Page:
This system development project introduces the Adobe Photoshop plugin GazeHelp, exploring the practical application of multimodal gaze-assisted interaction in assisting current graphic design activities. It implements three core features, including QuickTool: a gaze-triggered popup that allows the user to select their next tool with gaze; X-Ray: creating a small non-destructive window at the gaze point, cutting through an artboard’s layers to expose an element on a selected underlying layer; and Privacy Shield: dimming and blocking the current art board from view when looking away from the display. Each harness the speed, gaze-contingent observational nature and presence-implying strengths of gaze respectively, and are customisable to the user’s preferences. The accompanying GazeHelpServer, complete with intuitive GUI, can also be flexibly used by other programs and plugins for further development.
Investigating users’ engagement with interactive persona systems can yield crucial insights for the design of such systems. Using eye-tracking, researchers can address the scarcity of behavioral user studies, even during times when physical user studies are difficult or impossible to carry out. In this research, we implement a webcam-based eye-tracking module into an interactive persona system, facilitating remote user studies. Findings from the implementation can show what information users pay attention to in persona profiles.
Scanning and processing visual stimuli in a scene is essential for the human brain to make situation-aware decisions. Adding the ability to observe the scanning behavior and scene processing to intelligent mobile user interfaces can facilitate a new class of cognition-aware user interfaces. As a first step in this direction, we implement an augmented reality (AR) system that classifies objects at the user’s point of regard, detects visual attention to them, and augments the real objects with virtual labels that stick to the objects in real-time. We use a head-mounted AR device (Microsoft HoloLens 2) with integrated eye tracking capabilities and a front-facing camera for implementing our prototype.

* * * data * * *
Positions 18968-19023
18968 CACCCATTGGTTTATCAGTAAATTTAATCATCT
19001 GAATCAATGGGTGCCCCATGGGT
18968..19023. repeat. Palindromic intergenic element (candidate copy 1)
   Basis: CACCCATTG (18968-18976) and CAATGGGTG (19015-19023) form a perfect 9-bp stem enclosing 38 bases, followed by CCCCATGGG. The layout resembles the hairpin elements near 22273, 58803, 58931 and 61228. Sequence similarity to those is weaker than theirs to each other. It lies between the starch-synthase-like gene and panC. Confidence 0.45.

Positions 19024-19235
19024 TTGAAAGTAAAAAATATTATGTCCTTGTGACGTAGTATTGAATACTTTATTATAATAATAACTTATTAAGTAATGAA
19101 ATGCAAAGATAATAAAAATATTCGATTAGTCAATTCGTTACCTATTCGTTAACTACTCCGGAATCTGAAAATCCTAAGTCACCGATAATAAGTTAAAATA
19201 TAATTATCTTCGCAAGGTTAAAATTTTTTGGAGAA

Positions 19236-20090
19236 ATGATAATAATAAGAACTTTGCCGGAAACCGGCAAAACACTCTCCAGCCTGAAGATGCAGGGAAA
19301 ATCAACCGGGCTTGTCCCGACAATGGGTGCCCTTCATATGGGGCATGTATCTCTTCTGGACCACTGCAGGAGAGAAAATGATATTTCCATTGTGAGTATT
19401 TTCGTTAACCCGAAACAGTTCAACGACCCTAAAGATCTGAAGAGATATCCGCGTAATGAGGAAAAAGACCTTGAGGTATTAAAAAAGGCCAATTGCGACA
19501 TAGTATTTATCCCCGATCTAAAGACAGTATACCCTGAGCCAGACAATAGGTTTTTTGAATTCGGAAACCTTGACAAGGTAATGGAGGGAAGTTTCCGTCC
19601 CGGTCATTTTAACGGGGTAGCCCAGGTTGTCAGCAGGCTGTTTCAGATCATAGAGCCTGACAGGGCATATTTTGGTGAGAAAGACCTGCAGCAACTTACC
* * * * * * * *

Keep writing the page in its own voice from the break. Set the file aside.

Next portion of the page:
Eye tracking has been widely used in psychology, human-computer interaction and many other fields. Recently, eye tracking based on off-the-shelf cameras has produced promising results, compared to the traditional eye tracking devices. This presents an opportunity to introduce eye tracking on mobile devices. However, eye tracking on mobile devices face many challenges, including occlusion of faces and unstable and changing distance between face and camera. This research project aims to obtain stable and accurate calibration of front-camera based eye tracking in dynamic contexts through the construction of real-world eye-movement datasets, the introduction of novel context-awareness models and improved gaze estimation methods that can be adapted to partial faces.